Hirschfeld is a well known figure, especially in the German history and historiography of sexuality, and he continues to inspire a number of German sexual reform organisations. My own reasons for turning to his work are, however, emphatically not about recuperating him as a ‘role model’ for queer activism. Like others, Hirschfeld was not free of the prejudice of his time. While his achievements should not be diminished, I think it is equally vital to pay attention to the norms that underpinned his thinking. For if we want to understand how prejudice is perpetuated and how norms work themselves into basic assumptions about what it means to be human, then we need histories that are attentive to the often paradox and difficult aspects of the queer past.
My project examines how violence, death and suicide shaped modern queer culture. Hirschfeld is of interest to me because his many activities place him at the centre of modern sexual politics. He was a sexologist and homosexual rights activist who, in 1919, founded the world’s first Institute for Sexual Sciences in Berlin. He is best known today for his concept of ‘sexual intermediaries’ (sexuelle Zwischenstufen), the idea that there exist infinite variations in gender and sexuality, and for his campaigning for the abolition of Paragraph 175 of the German Penal Code, which criminalised homosexuality. Hirschfeld is also remembered as one of the first transgender theorists. At the same time, however, like so many of his contemporaries, he promoted eugenics, pursuing the problematic belief that humans could be ‘improved’ via carefully managed reproduction, a belief that seems to jar with his equality activism and anti-racist politics.
Hirschfeld’s political activism, his Jewishness and homosexuality made him a target for rightwing attacks from the 1920s onward. In May 1933, while he was in exile, the Nazis destroyed his Institute and burnt many of its books in the first of the infamous book burnings.
While Hirschfeld’s activities were shaped by the German contexts in which he mainly worked, he also forged many international connections. I am particularly interested in his hitherto under-examined contributions to British and U.S. culture. Hirschfeld not only travelled regularly to the States, where he gave popular lectures, but he also collaborated with, for example, English sexologist Havelock Ellis, wrote about writers such as Oscar Wilde and himself entered literary history via the work and private papers of figures such as W.H. Auden and Christopher Isherwood.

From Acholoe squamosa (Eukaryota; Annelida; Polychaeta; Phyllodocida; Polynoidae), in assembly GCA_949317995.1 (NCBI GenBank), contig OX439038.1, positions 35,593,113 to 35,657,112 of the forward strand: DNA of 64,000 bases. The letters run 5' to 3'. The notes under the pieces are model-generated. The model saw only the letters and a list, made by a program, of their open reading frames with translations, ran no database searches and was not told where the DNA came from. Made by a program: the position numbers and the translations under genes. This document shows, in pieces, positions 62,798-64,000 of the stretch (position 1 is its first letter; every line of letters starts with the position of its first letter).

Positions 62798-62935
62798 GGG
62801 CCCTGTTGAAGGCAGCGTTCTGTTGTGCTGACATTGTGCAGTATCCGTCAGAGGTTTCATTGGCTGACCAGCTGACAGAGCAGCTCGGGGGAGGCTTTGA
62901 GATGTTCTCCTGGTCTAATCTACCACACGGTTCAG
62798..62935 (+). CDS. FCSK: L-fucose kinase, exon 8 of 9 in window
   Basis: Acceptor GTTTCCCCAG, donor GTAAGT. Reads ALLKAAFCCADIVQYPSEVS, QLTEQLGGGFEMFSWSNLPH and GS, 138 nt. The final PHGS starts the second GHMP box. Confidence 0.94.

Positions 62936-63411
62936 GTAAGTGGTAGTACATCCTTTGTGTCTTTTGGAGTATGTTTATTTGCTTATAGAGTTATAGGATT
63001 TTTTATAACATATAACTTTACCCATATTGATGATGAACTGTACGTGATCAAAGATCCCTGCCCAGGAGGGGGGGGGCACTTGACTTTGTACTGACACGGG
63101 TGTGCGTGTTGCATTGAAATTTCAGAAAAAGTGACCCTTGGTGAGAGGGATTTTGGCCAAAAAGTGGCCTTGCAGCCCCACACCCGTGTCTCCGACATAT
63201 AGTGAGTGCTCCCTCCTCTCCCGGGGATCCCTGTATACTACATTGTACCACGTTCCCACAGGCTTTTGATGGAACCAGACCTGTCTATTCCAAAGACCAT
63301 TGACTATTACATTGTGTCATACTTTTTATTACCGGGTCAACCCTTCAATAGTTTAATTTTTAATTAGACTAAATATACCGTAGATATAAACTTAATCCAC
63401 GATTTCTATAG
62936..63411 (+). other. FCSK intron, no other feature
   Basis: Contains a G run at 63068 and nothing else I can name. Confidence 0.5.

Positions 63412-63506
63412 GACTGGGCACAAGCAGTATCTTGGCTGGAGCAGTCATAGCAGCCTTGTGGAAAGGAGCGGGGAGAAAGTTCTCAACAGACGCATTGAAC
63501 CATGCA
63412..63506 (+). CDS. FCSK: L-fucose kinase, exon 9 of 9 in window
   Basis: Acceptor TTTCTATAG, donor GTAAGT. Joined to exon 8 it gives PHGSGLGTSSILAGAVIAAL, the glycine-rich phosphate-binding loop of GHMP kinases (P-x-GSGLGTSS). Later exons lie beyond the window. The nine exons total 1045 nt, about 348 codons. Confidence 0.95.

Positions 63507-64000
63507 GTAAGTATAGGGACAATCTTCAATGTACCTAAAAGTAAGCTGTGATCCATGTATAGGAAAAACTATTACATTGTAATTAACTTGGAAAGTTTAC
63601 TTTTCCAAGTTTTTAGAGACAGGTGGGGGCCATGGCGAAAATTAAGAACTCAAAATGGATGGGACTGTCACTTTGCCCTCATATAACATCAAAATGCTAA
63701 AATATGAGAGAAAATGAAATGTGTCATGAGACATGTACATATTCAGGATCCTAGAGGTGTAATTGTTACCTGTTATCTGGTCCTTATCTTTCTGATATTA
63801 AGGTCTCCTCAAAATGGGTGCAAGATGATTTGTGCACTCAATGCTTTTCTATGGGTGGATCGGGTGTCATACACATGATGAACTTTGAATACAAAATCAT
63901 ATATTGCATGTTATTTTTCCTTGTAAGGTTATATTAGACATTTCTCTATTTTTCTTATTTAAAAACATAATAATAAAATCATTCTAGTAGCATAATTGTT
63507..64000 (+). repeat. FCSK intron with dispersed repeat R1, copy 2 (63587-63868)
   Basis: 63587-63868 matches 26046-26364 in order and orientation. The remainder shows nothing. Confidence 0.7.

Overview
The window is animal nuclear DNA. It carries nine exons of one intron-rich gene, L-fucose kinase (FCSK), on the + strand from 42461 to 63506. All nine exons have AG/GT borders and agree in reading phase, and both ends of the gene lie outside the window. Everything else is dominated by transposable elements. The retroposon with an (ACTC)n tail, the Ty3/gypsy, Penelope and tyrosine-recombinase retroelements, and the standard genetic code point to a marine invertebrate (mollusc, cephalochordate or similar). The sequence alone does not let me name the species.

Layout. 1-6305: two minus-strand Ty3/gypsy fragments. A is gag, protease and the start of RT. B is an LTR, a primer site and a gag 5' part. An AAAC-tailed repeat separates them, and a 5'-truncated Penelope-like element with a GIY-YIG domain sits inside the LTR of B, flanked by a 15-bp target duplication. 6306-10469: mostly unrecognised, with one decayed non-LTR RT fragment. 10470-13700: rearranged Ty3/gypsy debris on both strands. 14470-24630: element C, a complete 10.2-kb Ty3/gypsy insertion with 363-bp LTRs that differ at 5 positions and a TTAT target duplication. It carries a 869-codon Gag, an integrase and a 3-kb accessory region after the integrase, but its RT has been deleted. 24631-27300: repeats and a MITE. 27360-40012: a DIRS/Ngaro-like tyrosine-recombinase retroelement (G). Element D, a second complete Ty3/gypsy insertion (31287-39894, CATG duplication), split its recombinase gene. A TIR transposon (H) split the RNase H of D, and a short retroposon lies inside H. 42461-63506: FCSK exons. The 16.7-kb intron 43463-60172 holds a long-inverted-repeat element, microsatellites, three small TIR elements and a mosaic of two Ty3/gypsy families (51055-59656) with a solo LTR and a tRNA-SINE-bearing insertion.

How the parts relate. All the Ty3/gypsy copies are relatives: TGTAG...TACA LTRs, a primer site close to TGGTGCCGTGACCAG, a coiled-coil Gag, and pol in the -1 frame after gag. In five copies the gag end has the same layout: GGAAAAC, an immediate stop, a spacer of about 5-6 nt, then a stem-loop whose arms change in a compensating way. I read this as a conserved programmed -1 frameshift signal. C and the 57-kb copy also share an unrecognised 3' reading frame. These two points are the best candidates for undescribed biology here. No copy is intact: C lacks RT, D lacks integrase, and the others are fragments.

While Hirschfeld’s main influence was in the male scientific and artistic circles of his time, he also collaborated with leading feminists such as Helene Stoecker, with whom he worked at the Institute, and the writer Franziska Mann, Hirschfeld’s sister with whom he wrote a pamphlet about women’s suffrage. These collaborations offer new insights into the – often problematic – intersecting histories of feminist and gay politics
Hirschfeld’s work, then, provides insights into the role of sexology in the international literary and political reform cultures of the early twentieth century and it helps us understand better the transnational contexts that shaped modern sexuality debates. Most of all, however, his writings contain an archive of little known writings on verbal and physical attacks on homosexuals, writings that document the range of difficult experiences that shaped modern queer life. Over the course of the project, I will research, collate and critique this material – and publish my findings here and, ultimately, in book form.